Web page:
Put your products in front of the right customers -- understand where and how shoppers find what they want on Amazon.com, and list your items accordingly.
On Amazon.com, the rule of thumb is to put your items where most of the similar items are. This means choosing a specific, intuitive category and subcategory for your item when you list it.
A quick search on Amazon.com for any search term will show you which categories have the most items. For the generic term “Item”, Home & Garden is currently the winner with over 200,000 results. If a buyer were to try and filter through all of those for a specific product, they would lose interest long before buying anything. So putting your item in a precise, intuitive category is a much more effective way to increase the discoverability of your items.
Once you have the core category down, there are several sub-categories that allow buyers to further narrow the results. But remember, creative browse structuring does not help you or the buyer. Remember the last time you searched for something in your local department store for what seemed like hours, then finally asked a sales associate for help, only to discover they'd put it somewhere that made no sense? Candles with the pots and pans. Panty hose with the toiletries. Not the kind of shopping experience you were hoping for, was it?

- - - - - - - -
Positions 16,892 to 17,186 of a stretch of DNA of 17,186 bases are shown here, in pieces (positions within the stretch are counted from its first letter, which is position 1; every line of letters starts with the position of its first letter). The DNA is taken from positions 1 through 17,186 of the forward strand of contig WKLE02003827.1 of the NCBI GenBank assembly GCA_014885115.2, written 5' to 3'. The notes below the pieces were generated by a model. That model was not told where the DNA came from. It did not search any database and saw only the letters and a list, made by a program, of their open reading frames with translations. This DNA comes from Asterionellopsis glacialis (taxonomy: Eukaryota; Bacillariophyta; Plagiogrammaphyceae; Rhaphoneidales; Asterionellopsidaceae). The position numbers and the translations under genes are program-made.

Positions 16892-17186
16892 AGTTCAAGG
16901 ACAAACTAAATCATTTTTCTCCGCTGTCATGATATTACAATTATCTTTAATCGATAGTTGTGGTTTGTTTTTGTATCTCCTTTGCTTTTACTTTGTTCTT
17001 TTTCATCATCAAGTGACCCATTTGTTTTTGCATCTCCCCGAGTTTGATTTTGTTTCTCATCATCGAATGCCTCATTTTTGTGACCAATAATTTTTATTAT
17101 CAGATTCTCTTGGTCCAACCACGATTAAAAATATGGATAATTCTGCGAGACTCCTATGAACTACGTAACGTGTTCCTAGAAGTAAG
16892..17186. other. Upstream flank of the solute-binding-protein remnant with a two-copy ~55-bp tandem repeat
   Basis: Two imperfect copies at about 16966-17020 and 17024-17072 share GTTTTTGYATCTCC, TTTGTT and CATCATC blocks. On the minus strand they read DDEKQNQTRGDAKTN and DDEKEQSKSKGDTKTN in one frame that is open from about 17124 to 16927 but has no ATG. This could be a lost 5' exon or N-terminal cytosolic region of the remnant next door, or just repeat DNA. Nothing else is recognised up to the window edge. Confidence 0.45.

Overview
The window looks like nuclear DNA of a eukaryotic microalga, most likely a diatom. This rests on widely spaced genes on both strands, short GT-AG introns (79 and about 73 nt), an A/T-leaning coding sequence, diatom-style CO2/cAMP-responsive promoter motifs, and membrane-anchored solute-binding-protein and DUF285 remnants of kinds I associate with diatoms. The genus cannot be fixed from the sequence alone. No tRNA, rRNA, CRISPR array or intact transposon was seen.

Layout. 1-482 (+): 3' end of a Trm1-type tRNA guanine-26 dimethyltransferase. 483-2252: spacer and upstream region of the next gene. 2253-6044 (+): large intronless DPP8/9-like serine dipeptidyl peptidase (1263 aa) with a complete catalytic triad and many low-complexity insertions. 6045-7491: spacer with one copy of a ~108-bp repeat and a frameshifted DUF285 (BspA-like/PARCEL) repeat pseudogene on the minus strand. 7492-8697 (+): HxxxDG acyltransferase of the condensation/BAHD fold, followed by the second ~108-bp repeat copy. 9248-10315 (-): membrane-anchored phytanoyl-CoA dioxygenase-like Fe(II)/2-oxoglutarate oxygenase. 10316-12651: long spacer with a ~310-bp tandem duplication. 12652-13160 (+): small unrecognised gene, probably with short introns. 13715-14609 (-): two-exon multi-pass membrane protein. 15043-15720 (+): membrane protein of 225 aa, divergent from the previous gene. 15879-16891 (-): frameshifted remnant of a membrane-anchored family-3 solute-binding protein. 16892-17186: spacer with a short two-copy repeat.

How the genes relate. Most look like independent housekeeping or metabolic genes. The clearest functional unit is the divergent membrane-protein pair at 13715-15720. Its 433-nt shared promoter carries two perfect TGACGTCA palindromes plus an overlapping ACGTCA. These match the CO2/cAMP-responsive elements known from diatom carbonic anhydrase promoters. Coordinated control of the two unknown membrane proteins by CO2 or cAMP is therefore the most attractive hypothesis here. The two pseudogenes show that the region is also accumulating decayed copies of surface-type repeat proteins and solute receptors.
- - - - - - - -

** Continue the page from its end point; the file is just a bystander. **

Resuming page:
You might be wondering “Where in the world do I choose the browse path during the listing process?” If you have the ability to create a detail page, you are walked through a series of screens, choosing the best placement of your item; this is the browse path. If you are adding a listing to an existing page, then you will be using the existing browse paths for the page, so you will not have to go through these steps.
When good browse paths are combined with good search terms, buyers will find your items even more easily despite the millions of other items on Amazon.com. In essence, search terms add your item to more browse paths!
Knowing the right words to add is a matter of knowing the item you are selling and the customers that are looking for your item. Here are a couple things to keep in mind when adding Search Terms:
1) Do not duplicate any of the words or terms in the title.
2) Do not duplicate any of the words or terms from the brand name.
3) Do not use a competing brand (for example, if you are selling Colgate toothpaste, do not use Crest as a search term).
Buyers see item titles in the search results, and are what they use to click through to the detail page, so good titles are essential.
Titles should be accurate and descriptive, yet concise - a too-long title can work against you - it is confusing and looks unprofessional. Think of a title as a headline in the newspaper: you want it to get their attention, excite their curiosity and ensure that buyers know what you are offering.
An example of a great title is one we found in heating and cooling equipment: "Honeywell 38002 Enviracare Universal Replacement Pre-Filter"
With this type of title you get:
- Buyers looking for a specific brand - Some buyers search by brand, then look for a product within that brand.
- Buyers looking for a specific product - Buyers who know they need Honeywell model 38002 filters will know you offer them.
- Buyers browsing for an add-on or re-occurring cost item (such as furnace filters) - These buyers are researching, and a good title lets them know the relevant information right upfront.
Want to learn more? One of the best research tools you have available to you is Amazon.com itself. You can explore (browse) and search for items. See the results of search terms or similar items before you list.